In FIG. 2, the receptacle member (10) is shown with an irrigation source, shown generally at (24), comprising an irrigation spray nozzle (30) in line to be attached to an irrigation source lock (22) having a plurality of inlet ports (27) and an outlet port (25). As shown in FIG. 2, the inlet ports (27) are coupled to a syringe (20) and a fluid supply tube (23), while the outlet port (25) is in line to be attached to the irrigation spray nozzle (30). The irrigation source lock (22) may be any one of several commercially available stop cocks or syringe fittings. In use, the outlet port (25) of the irrigation source lock (22) is piercingly forced through the wall of the receptacle (10) opposite the fenestration (14) as at (15) to interlock with a flange member (31) of the spray nozzle (30) such that the stretched wall of the receptacle (10) serves as a gasket. The fluid supply tube (23) is disposed to provide fluid communication between the irrigation source lock (22) and a fluid source (not shown). The fluid source may be a simple sterile irrigation fluid bag or bottle which may traverse under the influence of gravity through the irrigation source lock (22) into the spray nozzle (30) to be sprayed upon the wound (not shown). Alternatively, the fluid source may simply be the syringe (20) having a plunger mechanism (21) that can be manually or mechanically operated to provide the necessary and appropriate force to spray the irrigating fluid through the spray nozzle (30).
With attention now being directed to FIG. 3, the assembled wound irrigation system as illustrated is adherent to a patient (40) for a wound (41) on the patient's hip.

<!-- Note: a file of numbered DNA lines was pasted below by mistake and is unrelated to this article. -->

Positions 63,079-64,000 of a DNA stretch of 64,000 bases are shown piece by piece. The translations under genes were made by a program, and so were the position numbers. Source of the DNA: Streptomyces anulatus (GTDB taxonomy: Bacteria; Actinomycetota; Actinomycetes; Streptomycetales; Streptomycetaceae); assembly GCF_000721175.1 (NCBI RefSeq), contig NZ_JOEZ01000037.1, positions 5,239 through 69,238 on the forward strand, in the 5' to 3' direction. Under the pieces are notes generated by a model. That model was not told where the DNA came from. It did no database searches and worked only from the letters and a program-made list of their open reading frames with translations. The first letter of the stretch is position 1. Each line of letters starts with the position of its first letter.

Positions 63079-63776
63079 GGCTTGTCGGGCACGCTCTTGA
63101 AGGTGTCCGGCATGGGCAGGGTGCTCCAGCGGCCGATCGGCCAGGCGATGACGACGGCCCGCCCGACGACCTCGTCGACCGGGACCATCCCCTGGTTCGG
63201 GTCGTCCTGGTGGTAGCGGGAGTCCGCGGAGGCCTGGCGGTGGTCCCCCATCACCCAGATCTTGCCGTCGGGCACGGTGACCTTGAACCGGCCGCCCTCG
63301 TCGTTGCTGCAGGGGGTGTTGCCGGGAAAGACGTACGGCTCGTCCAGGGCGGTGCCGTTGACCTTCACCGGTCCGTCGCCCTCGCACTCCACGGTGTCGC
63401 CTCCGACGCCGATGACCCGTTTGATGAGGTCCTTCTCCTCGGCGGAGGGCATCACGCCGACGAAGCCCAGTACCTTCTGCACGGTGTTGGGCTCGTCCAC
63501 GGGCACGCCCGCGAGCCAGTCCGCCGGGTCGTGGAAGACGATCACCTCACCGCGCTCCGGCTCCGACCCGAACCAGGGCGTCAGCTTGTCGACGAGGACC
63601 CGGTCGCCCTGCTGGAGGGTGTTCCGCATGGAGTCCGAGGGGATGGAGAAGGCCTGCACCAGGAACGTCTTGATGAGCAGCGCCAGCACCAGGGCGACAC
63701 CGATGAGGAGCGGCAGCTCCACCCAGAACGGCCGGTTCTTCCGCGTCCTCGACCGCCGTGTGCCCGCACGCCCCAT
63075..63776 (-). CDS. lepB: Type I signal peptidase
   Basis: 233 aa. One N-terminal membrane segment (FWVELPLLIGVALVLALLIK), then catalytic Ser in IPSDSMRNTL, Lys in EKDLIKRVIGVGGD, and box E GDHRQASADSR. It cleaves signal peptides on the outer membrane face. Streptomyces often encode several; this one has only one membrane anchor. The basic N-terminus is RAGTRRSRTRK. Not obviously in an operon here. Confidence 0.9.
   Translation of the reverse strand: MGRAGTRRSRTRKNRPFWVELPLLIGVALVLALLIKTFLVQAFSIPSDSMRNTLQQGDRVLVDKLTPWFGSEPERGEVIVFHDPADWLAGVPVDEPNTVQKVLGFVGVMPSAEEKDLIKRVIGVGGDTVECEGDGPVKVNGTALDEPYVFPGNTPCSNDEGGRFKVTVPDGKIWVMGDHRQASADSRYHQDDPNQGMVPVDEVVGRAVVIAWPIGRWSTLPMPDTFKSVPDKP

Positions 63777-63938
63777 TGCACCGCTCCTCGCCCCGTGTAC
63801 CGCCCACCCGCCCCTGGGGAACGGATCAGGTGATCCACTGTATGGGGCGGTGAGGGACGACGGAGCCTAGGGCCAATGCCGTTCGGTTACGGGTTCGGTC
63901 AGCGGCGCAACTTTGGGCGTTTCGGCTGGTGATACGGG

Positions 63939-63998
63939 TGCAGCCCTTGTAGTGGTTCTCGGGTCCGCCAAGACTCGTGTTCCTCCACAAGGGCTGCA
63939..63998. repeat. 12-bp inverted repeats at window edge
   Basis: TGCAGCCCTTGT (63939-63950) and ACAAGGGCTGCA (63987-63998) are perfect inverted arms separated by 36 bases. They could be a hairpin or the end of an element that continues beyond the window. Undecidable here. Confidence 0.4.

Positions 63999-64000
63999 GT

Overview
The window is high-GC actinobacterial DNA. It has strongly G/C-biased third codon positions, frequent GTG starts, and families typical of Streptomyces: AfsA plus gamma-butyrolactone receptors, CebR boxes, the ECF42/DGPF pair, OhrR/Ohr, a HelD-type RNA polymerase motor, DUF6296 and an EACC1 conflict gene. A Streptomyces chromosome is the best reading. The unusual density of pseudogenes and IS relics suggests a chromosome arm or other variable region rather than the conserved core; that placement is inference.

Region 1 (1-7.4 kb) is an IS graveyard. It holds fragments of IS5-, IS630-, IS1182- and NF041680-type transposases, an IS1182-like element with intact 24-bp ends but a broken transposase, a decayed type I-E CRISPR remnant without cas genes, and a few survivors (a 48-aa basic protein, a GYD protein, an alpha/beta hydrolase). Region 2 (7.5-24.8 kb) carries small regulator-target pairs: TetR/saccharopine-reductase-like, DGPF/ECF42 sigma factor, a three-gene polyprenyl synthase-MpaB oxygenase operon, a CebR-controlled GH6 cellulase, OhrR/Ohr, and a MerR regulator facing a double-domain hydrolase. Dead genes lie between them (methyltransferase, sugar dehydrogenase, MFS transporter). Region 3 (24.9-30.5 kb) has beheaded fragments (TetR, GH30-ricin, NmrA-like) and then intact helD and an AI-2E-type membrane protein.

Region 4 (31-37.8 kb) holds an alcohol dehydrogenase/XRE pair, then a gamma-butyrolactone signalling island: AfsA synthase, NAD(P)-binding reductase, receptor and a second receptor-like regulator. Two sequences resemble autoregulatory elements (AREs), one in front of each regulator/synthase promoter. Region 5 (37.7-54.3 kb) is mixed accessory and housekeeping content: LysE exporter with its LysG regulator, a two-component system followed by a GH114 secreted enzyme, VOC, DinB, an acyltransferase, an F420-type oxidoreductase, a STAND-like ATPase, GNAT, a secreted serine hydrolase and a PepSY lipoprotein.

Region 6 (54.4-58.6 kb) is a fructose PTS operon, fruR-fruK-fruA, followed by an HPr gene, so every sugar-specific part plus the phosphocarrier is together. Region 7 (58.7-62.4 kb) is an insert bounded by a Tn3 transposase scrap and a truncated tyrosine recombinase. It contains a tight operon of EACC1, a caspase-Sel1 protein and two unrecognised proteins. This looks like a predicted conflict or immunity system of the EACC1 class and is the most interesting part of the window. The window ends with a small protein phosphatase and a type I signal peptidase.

With attention now being directed to FIG. 4, the alternative preferred embodiment of the invention illustrated is shown in place with the adhesive patient surface (12) being disposed adjacent the patient's arm (40). In this case, the adhesive patient surface (12) encompasses the entire wrist wherein the hand has been placed through the fenestration (14). The irrigation fluid, shown entering the fluid supply tube (23) as at (50) passes through the outlet port (not shown) of the irrigation source lock (22) and further through the irrigation spray nozzle (30) after being directed between the fluid supply tube (23) and the syringe (20) by the irrigation source lock (22). In the preferred embodiments shown in FIGS. 2-4, the irrigation source lock (22) is a commercially available fitting for attachment to the syringe (20) and the fluid supply tube (23). The irrigation source lock (22) is thus capable of directing the fluid from the fluid source (not shown) into the syringe (20) responsive to the outward movement of the syringe plunger (21), as well as directing the fluid within the syringe (20) out the nozzle (30) responsive to the inward movement of the syringe plunger (21). After coming in contact with the wound (41), the irrigation fluid is sprayed as droplets (51) and collected at the lower periphery of the receptacle (10), as shown at (52).